Back to school runs in lockdown

Another update in case you thought I had lost interest or succumbed to the dreaded Covid-19. No, I’ve gone back to working on school contracts.

I had been on furlough (the UK Government’s Job Retention Scheme paying 80% of my wages) since the beginning of May but about 6 weeks later was recalled by Bakers Dolphin to carry on driving a school contract.

I’m driving a minibus on a regular run to the Kings of Wessex School in Cheddar. My usual vehicle is this Mercedes Benz 515CDI with Mellor bodywork. It has an automatic gearbox and is quite smooth to drive, if a little high-revving when climbing. If there’s anything I would complain about, it’s the lazy electric door. It opens quite quickly but, after pressing the button to close it again, it waits for a second or two to have a think about it before it decides to move. You learn to live with it!

The route is different each day of the week because students go to school on a rota system and the most I’ve carried is 5, so it’s a relatively quiet life for me. Especially this morning, when neither of the two students on my list turned up. The only excitement at the moment is when I come across a road closure and have to follow a diversionary route!

Although some of the full size coaches are in use on other school contracts, these too are only carrying handfuls of students and the bulk of the coach fleet is still laid up in the garage. There are currently no holidays or excursions operating but the company has plans to start these again in August. Whether I will be allocated any day trips remains to be seen, as there are plenty of experienced tour drivers waiting in the wings, absolutely desperate to get back behind the wheel of a coach.

This week, in a change to the usual routine, I and a couple of the other school run drivers took 3 of the Mercedes Benz Tourismo coaches to Nailsea for their MOT tests and yesterday I drove one of the posh Gold coaches up to Bristol for some bodywork attention. These tri-axle Scanias are very smooth and comfortable but you can’t rush them! That suits me actually because I’m quite a sedate driver compared to some others.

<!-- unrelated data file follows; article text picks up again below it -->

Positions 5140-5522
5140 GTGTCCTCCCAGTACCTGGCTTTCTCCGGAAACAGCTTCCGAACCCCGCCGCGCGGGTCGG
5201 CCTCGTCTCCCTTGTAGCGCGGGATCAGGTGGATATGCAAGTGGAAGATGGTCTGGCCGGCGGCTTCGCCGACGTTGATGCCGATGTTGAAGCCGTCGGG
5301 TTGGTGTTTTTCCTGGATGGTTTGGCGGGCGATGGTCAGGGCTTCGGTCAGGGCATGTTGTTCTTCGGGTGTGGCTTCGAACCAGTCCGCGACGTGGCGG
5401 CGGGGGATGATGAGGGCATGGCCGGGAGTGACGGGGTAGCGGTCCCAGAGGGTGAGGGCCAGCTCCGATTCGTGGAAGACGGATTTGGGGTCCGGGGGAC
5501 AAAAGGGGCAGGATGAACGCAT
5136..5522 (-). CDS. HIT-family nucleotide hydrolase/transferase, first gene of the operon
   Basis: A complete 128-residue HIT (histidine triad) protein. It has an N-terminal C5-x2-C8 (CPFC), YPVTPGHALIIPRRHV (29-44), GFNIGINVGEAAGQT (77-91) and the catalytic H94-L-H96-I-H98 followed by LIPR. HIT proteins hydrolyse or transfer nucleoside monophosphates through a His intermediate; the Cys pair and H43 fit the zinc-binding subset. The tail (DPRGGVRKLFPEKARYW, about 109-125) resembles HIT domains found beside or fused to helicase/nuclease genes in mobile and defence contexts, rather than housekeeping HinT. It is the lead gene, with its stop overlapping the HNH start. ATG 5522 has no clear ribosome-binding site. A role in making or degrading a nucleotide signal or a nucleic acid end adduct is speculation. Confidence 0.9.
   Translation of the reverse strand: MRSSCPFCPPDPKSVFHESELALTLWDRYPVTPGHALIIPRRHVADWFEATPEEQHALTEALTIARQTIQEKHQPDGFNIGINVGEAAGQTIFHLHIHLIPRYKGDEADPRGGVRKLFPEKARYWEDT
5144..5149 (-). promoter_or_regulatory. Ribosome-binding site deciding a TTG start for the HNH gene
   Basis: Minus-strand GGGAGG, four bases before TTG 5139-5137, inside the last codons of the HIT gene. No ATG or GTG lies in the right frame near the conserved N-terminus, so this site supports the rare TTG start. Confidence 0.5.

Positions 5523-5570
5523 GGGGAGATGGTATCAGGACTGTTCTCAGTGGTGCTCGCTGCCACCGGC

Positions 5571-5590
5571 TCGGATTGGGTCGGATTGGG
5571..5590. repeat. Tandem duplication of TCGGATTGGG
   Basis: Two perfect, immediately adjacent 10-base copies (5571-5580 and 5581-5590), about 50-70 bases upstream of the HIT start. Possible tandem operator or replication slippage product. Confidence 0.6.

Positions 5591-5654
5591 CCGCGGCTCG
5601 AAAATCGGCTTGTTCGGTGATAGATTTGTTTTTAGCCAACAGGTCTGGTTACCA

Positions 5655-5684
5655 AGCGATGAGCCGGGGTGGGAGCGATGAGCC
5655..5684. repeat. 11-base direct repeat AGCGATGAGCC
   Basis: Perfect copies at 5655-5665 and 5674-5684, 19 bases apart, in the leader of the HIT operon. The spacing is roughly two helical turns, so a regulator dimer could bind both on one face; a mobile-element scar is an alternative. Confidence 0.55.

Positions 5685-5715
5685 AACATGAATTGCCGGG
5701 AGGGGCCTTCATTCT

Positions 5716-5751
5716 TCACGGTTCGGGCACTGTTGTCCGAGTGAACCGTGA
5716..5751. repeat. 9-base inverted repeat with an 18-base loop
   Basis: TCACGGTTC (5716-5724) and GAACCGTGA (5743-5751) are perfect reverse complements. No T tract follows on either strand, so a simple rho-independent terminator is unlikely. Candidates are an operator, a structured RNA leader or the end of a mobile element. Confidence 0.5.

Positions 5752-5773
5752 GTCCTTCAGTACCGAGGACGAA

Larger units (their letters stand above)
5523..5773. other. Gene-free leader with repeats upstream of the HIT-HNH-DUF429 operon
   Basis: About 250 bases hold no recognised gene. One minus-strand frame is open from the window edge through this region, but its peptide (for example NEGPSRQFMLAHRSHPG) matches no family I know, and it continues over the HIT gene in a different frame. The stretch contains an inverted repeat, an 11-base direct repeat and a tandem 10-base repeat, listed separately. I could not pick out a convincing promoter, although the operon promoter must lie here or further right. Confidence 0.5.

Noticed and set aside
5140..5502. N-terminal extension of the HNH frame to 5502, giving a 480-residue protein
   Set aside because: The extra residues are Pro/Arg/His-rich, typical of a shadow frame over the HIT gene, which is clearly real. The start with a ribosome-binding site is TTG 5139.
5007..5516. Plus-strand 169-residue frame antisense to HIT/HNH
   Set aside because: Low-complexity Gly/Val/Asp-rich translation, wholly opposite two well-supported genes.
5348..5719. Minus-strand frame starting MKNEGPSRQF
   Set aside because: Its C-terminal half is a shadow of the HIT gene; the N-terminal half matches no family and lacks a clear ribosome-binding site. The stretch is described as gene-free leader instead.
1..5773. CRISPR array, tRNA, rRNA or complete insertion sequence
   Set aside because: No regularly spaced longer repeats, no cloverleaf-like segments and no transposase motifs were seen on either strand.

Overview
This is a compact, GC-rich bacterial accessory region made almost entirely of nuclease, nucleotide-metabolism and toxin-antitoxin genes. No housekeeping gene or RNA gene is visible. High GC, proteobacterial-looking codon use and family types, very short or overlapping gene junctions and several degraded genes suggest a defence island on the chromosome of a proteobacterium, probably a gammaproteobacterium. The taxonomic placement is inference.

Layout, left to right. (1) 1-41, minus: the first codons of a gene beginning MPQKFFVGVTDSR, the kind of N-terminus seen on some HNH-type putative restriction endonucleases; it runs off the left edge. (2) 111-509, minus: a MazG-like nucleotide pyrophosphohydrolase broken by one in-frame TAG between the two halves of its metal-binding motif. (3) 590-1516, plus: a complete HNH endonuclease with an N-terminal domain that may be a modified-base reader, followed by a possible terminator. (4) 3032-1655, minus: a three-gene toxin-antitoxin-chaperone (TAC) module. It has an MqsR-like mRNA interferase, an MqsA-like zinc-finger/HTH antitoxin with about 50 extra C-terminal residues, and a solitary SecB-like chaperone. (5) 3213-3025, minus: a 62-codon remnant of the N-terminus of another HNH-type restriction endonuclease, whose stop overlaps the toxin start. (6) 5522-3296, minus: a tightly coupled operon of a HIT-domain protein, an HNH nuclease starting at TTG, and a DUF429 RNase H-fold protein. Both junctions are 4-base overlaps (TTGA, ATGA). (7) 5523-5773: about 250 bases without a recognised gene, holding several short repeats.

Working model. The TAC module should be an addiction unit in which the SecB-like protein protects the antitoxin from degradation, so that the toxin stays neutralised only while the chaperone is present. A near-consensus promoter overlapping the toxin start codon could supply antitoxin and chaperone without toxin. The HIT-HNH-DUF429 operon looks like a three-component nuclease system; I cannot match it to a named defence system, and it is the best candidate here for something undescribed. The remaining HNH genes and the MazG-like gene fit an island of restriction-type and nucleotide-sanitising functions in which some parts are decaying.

That’s it for now, folks. Bus rallies and running days have mostly been cancelled this summer due to the coronavirus pandemic so, in the absence of any heritage driving, I may be forced to put on my own virtual vintage bus rally so look out for the next post from Busman John.

Covid-19: all change at Bakers Dolphin

In case you are getting super bored under enforced lockdown conditions in the UK and elsewhere, here’s a bit of an update to help pass the time!

As soon as the new deadly coronavirus ‘Covid-19’ began to raise its ugly head in the UK, Bakers Dolphin’s private hire work started to dry up and tour customers started cancelling. Sales staff promptly worked with them and our holiday venue partners to postpone, rather than cancel bookings to retain as much custom as possible for the future. Even so, morale among the normally jovial drivers began to drop with people beginning to wonder if their jobs would last much longer.

In the meantime, schools work continued. It’s the bread-and-butter of the business but soon that came to an end as well and it began to look like we were in serious trouble.

During the week before the government closed the schools, my regular bus was a Scania Omnidekka service bus (XJI5457, ex-Nottingham, pictured here before Bakers Dolphin branding was applied). Many of the other coach drivers are reluctant to drive it but you know me, I’ll drive anything! OK, the ride is not as refined as a coach, it’s noisy, rattly and takes ages to warm up in cold weather but it has one redeeming feature. Like several other Scanias in the fleet (the Gold coaches), it has a clever switch on the dash which sets the lights going in sequence. This makes my early morning walk round check easy because I just walk around the vehicle and watch as it turns all the exterior lights on and off by itself!

At a staff meeting in the yard, we were asked by the MD if we would voluntarily reduce our contracted hours to help protect the future of the company and many of us put our hands up. This was before the government’s job retention scheme – where 80% of a furloughed worker’s wage would be covered – was announced. However, on the bright side, management were in talks with other employers in the region to see if a deal could be done which would further safeguard our future. As a result of this, 20 of my colleagues have re-trained as ambulance drivers and now operate, partnered with paramedics, for Bristol Ambulance Emergency Medical Services.

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